Never heard of Tikkis? No they’re not what teachers put on good pre-school drawings. They’re a delicious finger-food from The Subcontinent; pan-fried mashed potato patties with a tender-crisp crust and soft interior.

L from Vancouver, British Columbia wrote

“Dear Kurma, I really enjoy your website and your gracious gift of sharing your skills and passionate insights of vegetarian cooking. Thank you.

My friend, who is a Hare Krishna devotee, gave me a copy of Back to Godhead magazine (Dec 1982) which had a recipe for Aloo Tikki.

Following the instructions, I ended up making tikki’s which were crunchy on the outside, and gluey on the inside (although quite tasty). I used idaho potatoes, so maybe I need to use another type of potato? Could you offer some suggestions?”

Now, since the question required expertise in the subject of North American/Canadian potatoes, I wrote my North American Correspondent Devadeva Mirel, (none other than Jam Queen Sabjimata) who kindly answered as follows:


“Hello L, I really like making aloo tikki and, once you get the swing of it, I am pretty sure you will be making aloo tikki without any recipe at all. It is rather versatile and I am a little surprised you had gluey results. I checked online and found this link to an aloo tikki recipe by Yamuna Devi, and figured it is the same or similar to what you used.

Okay, assuming you stuck to the recipe verbatim, let’s get into details. Yamuna’s recipe calls for “potatoes suitable for boiling.” New potatoes, round white, or round red potatoes and Yukon Gold all fit the bill. Idahos are not boiling potatoes, but they make good mashed potatoes, so I would think you could pull it off without incident, but apparently that wasn’t the case. I almost always use Yukon Golds because I think they are the most flavorful.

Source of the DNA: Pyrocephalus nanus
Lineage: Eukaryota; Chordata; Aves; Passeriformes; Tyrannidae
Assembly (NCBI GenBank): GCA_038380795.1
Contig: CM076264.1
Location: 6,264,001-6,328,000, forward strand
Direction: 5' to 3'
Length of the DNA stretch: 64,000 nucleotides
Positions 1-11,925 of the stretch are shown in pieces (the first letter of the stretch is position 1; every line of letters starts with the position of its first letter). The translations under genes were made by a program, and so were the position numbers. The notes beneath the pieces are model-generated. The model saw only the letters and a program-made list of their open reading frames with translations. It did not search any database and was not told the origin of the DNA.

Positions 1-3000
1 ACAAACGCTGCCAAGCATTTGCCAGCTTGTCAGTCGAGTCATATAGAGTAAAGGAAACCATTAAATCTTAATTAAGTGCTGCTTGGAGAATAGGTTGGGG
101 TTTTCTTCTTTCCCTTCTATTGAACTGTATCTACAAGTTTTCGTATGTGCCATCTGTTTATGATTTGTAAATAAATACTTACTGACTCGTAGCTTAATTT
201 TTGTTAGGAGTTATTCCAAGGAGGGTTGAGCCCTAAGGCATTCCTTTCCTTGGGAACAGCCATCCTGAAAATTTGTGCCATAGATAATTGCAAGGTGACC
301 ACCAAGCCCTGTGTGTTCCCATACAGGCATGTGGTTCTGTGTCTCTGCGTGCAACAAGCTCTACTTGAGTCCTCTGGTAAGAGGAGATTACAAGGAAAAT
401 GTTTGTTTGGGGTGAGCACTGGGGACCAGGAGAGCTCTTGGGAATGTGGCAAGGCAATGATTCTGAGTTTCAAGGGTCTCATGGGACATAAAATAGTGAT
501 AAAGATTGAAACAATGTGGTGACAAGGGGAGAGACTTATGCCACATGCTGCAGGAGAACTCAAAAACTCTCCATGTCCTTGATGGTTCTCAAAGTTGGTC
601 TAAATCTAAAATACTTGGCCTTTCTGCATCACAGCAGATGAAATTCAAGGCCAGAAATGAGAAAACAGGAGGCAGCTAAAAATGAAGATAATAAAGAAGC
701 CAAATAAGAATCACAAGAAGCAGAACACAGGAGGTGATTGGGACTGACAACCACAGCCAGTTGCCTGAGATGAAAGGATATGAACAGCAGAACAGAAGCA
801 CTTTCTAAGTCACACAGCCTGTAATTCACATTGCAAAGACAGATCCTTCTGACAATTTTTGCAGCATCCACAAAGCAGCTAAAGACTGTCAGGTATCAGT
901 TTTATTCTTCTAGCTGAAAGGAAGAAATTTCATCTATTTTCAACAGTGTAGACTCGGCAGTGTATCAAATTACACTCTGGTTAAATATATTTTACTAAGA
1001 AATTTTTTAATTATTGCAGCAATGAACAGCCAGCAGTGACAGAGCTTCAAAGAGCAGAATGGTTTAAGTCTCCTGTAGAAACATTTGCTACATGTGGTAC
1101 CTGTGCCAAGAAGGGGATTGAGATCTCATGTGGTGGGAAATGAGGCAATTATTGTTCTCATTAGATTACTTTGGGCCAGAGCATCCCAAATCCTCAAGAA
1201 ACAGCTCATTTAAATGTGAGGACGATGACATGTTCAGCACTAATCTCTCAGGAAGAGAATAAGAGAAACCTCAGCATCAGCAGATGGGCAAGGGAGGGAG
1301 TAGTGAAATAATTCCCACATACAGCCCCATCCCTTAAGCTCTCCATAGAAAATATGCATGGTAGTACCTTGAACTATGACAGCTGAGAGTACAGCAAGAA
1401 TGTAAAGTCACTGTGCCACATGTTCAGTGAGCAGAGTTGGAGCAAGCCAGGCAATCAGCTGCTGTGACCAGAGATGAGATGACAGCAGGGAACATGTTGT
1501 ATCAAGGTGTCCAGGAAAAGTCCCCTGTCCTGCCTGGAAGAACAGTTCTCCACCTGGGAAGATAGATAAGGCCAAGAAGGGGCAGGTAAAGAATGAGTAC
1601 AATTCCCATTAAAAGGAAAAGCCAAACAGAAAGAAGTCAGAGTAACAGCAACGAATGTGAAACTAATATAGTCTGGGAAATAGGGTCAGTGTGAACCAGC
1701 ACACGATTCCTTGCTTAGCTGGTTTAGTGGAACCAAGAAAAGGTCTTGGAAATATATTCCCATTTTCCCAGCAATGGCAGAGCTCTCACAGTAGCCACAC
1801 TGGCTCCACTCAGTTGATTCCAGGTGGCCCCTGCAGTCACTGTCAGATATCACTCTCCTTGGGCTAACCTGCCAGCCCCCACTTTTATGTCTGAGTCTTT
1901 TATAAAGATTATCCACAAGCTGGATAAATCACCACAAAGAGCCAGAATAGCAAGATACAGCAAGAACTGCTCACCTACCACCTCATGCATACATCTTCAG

I know you said you followed the recipe, and I trust that you did, but still I’m going to ask: Did you sub out the flour/binder for cornstarch or arrowroot powder? Instead of mashing the potatoes, did you put them in the food processor? These things could make your end results gluey (although I personally only use arrowroot powder as a binder). Best wishes, Devadeva.”

Postscript: L. wrote back

“Hello! Thank you both for your emails helping me out with my aloo tikki. After reading Devadeva’s email, I realized what I had done: I used a food processor to mash the potatoes, hence the glueyness.

Last night, I mashed the cooked potatoes with fork and this time the tikkis’ turned out splendidly. I made a greek version of aloo tikki (lemon, oregano, pepper, bit of feta cheese) which I served with some tzatziki sauce. Thanks again for your help!”

I just love happy endings!
Posted by Kurma on 19/9/08; 7:56:46 AM

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